At the start of the fourth quarter, the Cavs issued a statement saying that Love "experienced dizziness after returning to play at the start of the second half," after which he was taken to the locker room for further examination. While the team said he "did not exhibit any signs or symptoms during the first half, or at halftime, that would have caused him to be placed in the concussion protocol," the follow-up exam did result in Cleveland placing Love in the protocol, ruling him out for the remainder of Game 2 and landing him on the injured list until such time as he can successfully complete the protocol's return-to-play criteria:

1. He must be without concussion-related symptoms at rest;
2. He must have been evaluated by a physician;
3. He must have successfully completed the NBA return-to-participation exertion protocol, which involves several steps of increasing exertion: from riding a stationary bike, to jogging, to agility work, to non-contact team drills, with the player needing to be symptom-free to move on to the next step;
4. A team physician must have discussed the return-to-participation process and decision with the Director of the NBA Concussion Program, Dr. Jeffrey Kutcher, with the final call coming from the Cavs' physician.


The Cavs were hopeful that the two full off days between Games 2 and 3 would allow Love enough time to recuperate fully, and return to the lineup without missing a game. They didn't, and now Cleveland, already in an 0-2 hole after a pair of convincing defeats at Oracle Arena, will have to topple a confident and dominant Warriors team without one of its top three players — albeit one who has struggled against Golden State on both ends of the floor during both the regular season and the first two games of the Finals, though he's far from the only Cav who can say that.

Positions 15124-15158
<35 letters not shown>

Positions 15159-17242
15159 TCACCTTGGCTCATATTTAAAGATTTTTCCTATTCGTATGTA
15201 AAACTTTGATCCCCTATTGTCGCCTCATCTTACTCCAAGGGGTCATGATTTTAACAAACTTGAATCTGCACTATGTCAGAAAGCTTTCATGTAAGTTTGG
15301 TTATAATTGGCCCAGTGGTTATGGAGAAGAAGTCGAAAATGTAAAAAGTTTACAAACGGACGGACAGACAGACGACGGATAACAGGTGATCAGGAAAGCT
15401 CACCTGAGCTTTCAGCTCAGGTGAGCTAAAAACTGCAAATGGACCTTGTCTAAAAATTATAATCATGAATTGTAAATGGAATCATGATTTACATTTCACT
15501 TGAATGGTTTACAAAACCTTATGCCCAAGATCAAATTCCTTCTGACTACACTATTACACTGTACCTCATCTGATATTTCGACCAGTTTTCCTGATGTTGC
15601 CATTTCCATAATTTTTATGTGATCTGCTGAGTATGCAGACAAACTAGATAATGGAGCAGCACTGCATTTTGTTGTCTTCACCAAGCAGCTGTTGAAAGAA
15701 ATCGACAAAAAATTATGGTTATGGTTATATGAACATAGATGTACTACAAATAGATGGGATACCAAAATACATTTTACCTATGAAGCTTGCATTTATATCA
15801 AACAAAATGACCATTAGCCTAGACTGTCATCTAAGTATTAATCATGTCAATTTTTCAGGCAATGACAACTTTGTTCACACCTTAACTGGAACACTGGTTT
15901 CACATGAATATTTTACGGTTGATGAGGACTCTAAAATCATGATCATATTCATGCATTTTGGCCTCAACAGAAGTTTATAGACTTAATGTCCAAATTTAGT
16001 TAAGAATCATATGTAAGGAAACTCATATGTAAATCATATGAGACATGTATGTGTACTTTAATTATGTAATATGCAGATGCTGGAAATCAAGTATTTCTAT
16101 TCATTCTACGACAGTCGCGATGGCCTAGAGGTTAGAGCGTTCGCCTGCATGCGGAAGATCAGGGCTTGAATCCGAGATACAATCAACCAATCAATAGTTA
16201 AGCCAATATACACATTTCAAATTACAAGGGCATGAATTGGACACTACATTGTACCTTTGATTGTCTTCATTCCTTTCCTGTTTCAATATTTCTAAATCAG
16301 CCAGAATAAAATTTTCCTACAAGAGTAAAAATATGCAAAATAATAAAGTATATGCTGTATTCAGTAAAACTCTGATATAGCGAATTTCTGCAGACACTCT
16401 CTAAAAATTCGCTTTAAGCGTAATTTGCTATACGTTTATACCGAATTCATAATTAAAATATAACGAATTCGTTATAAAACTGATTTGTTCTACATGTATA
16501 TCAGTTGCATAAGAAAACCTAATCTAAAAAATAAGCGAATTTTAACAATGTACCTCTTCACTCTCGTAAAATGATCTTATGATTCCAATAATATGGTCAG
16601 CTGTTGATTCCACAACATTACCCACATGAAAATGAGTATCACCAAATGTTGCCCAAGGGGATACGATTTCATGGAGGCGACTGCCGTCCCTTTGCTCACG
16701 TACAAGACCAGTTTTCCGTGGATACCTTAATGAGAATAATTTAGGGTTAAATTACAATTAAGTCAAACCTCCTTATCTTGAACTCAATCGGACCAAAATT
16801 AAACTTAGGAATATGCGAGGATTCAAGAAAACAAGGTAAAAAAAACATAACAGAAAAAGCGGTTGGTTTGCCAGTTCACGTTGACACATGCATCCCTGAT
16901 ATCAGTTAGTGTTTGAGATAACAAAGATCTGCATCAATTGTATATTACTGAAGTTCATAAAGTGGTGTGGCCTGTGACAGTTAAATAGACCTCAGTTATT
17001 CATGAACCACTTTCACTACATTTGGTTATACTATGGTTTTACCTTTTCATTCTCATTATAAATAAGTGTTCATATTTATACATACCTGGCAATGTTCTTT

Veteran swingman Richard Jefferson, who has surprisingly been one of Cleveland's most effective players in the Finals thus far, donned a starter's jersey during the portion of Cavaliers shootaround open to the media, suggesting Lue will turn to the 35-year-old forward to take Love's place in the starting lineup. The lineup of Jefferson, Smith, LeBron James, Tristan Thompson and Kyrie Irving has shared the floor for just 31 minutes this season, according to NBAwowy.com, getting outscored by 10 points in that small-sample span.

While Jefferson may start the game in Love's spot, Cleveland will also likely have to rely on increased contributions from Channing Frye, who torched the Cavs' Eastern Conference competition but was limited by the Warriors' active, switching defense to just two points on two shots in 11 total minutes in Games 1 and 2. Despite clamor in some circles for Cleveland to go big against Golden State in an attempt to slow the pace down, dominate the offensive glass and muck the game up as the Cavs did in winning two games against the Warriors last year, it seems unlikely that Lue will turn back to hulking center Timofey Mozgov for more minutes; then again, with the all-over-but-the-shoutin' specter of an 0-3 deficit looming, it's all-hands-on-deck time for these Cavs, and everybody's got to be ready.

"It's going to be the next man up," James said Tuesday. "We're down 0-2, and we can't afford to look and say, 'Wow, Kev's not playing. What are we going to do?' It's next man up, because it's a must-win for us. So obviously his health is very important, but in the situation we're in now, we've got to stay confident. And whoever Coach decides to give the nod to got to be ready to go, and everybody else has to step up."

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Dan Devine is an editor for Ball Don't Lie on Yahoo Sports. Have a tip? Email him at devine@yahoo-inc.com or follow him on Twitter!